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topic 57597

Reducing variance in galvanizing coating thickness

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August 23, 2011

How does one reduce variance in coating thickness due to double dipping of steel articles longer than the length of the bath. We use hydrochloric acid for degreasing and pickling and dry fluxing (based on triple salt) before hot dip galvanization in the bath which is 8 meters long and 2.4 meters deep.
Does top flux compensate for variance due to sandelin curve and if not, is there another alternative ?
Is there any standard way to measure the surface roughness before dipping in molten zinc bath so that it could be fine-tuned ?

Suresh Kumar
employee - Gujarat, India

First of two simultaneous responses -- August 26, 2011


Top flux does Not affect the Sandelin curve.

For double dip some galvanizers do the first half and then turn the product over (or around), go back to the flux tank and flux just above the zinc on the first half, and then galvanize the second half. Other galvanizers do the first half and then after brief cooling, flux the burn line with flux on a paint brush. The product must be cool enough to accept the painted-on flux. The product is then turned over (or turned around) and the second half galvanized.

Done properly with proper flux the double dip line is virtually non-detectable.


Dr. Thomas H. Cook
Galvanizing Consultant - Hot Springs, South Dakota

Second of two simultaneous responses -- August 28, 2011

Its not clear what you're asking.

Do you mean how to avoid the extra thickness at the joint between the two parts of a "double dip" ?
Or what?

Geoff Crowley
Geoff Crowley
galvanizing & powder coating shop
Glasgow, Scotland

August 30, 2011

Yes. My question was on how to reduce the extra thickness between the two parts of a "double dip". My other questions were on how to reduce the variation in coating thickness due to Silicon content in steel courtesy Sandelin curve and also due to variation in the surface roughness.

I understand that if crane operator is an expert, he could reduce the width of overlapping portion between the two parts of a double dip. But, that's difficult. The method suggested by Dr. Cook is cumbersome, as there will be cooling and fluxing time involved for fluxing before the remaining part is dipped in zinc bath. So, I guess, the choice is between a little more zinc pickup and dross with better productivity or lesser zinc pickup and dross and lower productivity.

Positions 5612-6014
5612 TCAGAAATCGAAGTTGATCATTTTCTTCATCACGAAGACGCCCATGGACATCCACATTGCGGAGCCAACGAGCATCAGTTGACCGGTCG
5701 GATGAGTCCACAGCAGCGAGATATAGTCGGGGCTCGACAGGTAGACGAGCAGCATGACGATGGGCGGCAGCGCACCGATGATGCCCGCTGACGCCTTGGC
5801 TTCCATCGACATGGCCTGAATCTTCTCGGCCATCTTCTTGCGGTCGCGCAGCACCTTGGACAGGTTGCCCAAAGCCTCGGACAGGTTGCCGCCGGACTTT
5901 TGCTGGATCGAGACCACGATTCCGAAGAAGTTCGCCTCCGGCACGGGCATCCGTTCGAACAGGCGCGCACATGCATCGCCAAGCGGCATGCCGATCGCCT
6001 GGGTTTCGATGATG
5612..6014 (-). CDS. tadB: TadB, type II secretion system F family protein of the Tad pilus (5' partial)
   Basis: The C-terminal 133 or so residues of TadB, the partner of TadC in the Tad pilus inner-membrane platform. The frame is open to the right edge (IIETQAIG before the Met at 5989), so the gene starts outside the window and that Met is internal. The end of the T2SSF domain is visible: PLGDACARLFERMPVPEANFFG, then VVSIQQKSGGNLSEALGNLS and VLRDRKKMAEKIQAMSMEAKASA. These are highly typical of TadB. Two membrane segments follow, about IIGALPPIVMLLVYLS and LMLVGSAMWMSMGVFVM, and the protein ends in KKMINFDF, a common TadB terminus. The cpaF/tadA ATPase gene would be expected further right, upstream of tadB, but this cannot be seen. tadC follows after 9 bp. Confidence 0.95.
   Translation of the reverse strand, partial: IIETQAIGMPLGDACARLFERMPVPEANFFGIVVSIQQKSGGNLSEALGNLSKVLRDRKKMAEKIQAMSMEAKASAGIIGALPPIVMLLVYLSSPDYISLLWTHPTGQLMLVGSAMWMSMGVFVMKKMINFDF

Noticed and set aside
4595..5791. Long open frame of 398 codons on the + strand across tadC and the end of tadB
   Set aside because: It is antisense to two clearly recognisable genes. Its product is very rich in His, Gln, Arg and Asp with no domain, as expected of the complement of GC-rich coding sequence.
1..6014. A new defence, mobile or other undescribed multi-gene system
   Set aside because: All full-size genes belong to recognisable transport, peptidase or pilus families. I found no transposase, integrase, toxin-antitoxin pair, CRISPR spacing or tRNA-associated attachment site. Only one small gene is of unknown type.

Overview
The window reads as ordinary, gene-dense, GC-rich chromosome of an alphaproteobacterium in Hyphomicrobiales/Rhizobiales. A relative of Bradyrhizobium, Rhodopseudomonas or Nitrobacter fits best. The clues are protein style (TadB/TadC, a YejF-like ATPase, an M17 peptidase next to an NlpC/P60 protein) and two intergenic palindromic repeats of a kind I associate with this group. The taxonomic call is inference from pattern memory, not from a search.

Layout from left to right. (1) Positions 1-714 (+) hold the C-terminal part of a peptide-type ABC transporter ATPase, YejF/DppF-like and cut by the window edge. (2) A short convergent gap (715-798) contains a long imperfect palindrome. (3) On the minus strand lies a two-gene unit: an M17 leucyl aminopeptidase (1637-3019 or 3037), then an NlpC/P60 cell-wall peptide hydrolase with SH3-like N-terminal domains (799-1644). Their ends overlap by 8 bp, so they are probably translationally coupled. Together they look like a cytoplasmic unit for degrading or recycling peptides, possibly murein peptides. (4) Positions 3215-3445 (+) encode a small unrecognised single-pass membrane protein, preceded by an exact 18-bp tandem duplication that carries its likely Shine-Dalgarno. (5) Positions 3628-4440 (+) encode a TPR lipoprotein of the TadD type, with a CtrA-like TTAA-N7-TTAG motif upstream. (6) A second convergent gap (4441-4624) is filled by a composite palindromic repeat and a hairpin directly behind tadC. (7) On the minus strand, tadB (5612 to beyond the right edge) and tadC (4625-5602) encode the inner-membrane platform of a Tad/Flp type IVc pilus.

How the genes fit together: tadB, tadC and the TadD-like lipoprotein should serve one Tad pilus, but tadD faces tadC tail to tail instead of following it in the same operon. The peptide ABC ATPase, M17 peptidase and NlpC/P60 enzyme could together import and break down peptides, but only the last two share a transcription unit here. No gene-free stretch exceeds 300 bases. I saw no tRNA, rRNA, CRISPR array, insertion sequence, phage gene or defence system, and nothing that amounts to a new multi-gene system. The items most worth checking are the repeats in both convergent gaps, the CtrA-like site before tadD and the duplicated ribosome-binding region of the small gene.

Regarding reducing variation due to unfavourable silicon contents, I understand that certain liquid additives in the pre flux tank, help. Sorry, I wrote that as top flux.

Regarding variation due to surface roughness, is there any way to measure and see the influence of the same on coating thickness or is it worth ignoring ?

Suresh Kumar
- Galvanizer, Gujarat, India

August 31, 2011

Thanks Dr. Cook for your reply on double-end dipping.

Regarding the measurement of surface roughness and studying the influence on coating thickness, what if I go by visual- based categorization into three categories of surface roughness and study the influence of each category on coating thickness?

Suresh Kumar
Galvanizer - Gujarat, India

August 31, 2011

Flux the part to be dipped first, then dip it.
Using another crane, while the dipping crane carries on working, turn the long piece, and dip the ungalv'd end in the flux. It doesn't need cooling any more than it has in this time.
Then let the dipping crane take this piece again, and dip that freshly fluxed end.
The overlap should be 10 mm or less.
The overlap in zinc coating will be minimally thicker. It has the shortest immersion time of the 2nd dip.
Minimal dressing afterward should make the double dip mark almost undetectable.
Requires good operator, and good flux.

Geoff Crowley
Geoff Crowley
galvanizing & powder coating shop
Glasgow, Scotland

September 1, 2011


I am not experienced in roughness, although I think their are gauges to measure roughness.

If the final zinc coating is dull grey, then it is likely that the steel is reactive and the zinc coating is thick. There are ways to get thinner and brighter zinc coatings. Some of these ways are good and some are bad.


Dr. Thomas H. Cook
Galvanizing Consultant - Hot Springs, South Dakota

March 14, 2013

Q. Sir,

Due to size restriction, we are doing DOUBLE DIPPING in our galvanizing practice of structural parts. Our Zn % is 4.8% and we need to reduce this. Does this DOUBLE DIPPING plays a role in Zn % ? Other than overlapping in certain middle portion , how else it affects the process??

MV Shah
- Gujarat, India

March 15, 2013

A. How do you calculate Zn % ? There are various ways, so your 4.8% might be good, might be medium, might be poor?

Geoff Crowley
Geoff Crowley
galvanizing & powder coating shop
Glasgow, Scotland

March 25, 2013

Q. Sir,
Usually Zn % consumption here in our area is calculated as,
Difference of 2nd and 1st weight taken, divided by the 1st weight and multiplied by 100.. e.g.
1st weight = 1000 kg
2nd weight = 1050 kg
Zinc % = [(50)/(1000)] x 100 = 5%

And how accurate this method is?
What other possible ways can be adopted to find out Zn% ?


Khuzafa Rauf
- Dammam, Saudi Arabia

March 28, 2013

A. Sir:

You are reporting Net Zinc Usage Not Gross Zinc Usage. Net Zinc Usage is also sometimes Zinc Pick-up. For Gross Zinc Usage the zinc used divided by steel galvanized times 100% is the number. Your %Net Zinc usage probably would be 6% to 6.5% Gross Zinc Usage depending on how much dross and dry ash you produce.


Dr. Thomas H. Cook
Galvanizing Consultant - Hot Springs, South Dakota

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